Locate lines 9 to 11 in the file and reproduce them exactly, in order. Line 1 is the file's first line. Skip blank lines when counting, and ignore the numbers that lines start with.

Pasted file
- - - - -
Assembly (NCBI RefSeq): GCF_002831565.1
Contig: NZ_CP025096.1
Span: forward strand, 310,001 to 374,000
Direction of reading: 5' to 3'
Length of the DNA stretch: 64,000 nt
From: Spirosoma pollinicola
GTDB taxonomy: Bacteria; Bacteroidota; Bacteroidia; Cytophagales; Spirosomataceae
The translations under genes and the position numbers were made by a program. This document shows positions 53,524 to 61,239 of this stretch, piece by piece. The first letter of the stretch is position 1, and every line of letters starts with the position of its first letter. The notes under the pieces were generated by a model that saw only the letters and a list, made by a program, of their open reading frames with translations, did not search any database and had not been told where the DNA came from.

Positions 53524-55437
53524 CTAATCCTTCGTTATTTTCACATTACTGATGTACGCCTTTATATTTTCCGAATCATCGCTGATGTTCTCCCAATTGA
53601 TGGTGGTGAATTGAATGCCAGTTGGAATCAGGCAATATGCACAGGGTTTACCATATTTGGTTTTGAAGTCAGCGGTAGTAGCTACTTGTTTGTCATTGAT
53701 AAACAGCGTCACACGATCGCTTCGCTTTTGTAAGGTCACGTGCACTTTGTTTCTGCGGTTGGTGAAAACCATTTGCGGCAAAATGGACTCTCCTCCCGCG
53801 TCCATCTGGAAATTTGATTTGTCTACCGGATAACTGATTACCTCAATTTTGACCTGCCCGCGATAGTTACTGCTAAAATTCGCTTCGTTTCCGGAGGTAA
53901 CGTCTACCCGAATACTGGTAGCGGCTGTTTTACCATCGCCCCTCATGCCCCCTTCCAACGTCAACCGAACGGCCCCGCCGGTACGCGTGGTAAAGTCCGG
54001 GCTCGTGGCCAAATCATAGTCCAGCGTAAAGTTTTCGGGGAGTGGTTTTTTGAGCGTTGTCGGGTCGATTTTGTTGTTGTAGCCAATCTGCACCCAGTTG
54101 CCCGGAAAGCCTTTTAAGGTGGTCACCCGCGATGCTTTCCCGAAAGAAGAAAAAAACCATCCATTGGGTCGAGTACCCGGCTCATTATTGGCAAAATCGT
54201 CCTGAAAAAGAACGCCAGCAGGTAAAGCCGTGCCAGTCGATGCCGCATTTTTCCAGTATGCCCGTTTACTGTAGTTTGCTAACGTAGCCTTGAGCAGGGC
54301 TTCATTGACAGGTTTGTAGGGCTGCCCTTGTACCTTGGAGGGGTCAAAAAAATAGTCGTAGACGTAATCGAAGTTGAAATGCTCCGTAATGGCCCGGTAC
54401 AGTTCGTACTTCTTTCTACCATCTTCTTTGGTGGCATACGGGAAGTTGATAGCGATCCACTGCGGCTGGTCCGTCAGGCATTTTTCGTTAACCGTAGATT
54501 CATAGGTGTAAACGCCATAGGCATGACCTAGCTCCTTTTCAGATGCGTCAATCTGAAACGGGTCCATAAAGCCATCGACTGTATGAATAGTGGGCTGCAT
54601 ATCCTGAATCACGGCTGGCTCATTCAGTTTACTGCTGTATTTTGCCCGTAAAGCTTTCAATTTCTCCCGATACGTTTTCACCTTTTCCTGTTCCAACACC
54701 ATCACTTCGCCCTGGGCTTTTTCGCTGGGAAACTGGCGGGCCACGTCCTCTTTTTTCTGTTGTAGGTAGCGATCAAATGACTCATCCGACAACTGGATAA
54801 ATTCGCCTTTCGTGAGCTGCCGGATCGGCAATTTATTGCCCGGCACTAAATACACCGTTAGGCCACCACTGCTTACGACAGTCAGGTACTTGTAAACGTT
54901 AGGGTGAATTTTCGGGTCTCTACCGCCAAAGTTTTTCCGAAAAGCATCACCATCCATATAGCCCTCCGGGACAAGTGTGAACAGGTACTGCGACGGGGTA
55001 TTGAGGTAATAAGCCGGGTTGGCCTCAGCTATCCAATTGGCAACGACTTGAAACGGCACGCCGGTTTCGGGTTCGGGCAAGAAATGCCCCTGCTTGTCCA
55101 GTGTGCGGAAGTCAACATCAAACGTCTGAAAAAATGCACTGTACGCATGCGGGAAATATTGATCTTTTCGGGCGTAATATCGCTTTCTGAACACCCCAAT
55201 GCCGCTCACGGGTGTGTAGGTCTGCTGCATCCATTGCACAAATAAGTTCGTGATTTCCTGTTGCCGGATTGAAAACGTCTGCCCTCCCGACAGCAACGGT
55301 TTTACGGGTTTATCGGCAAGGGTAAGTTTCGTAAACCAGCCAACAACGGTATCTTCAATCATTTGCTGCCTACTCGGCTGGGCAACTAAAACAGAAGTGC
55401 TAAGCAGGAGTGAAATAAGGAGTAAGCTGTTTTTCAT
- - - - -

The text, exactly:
Positions 53524-55437
53524 CTAATCCTTCGTTATTTTCACATTACTGATGTACGCCTTTATATTTTCCGAATCATCGCTGATGTTCTCCCAATTGA
53601 TGGTGGTGAATTGAATGCCAGTTGGAATCAGGCAATATGCACAGGGTTTACCATATTTGGTTTTGAAGTCAGCGGTAGTAGCTACTTGTTTGTCATTGAT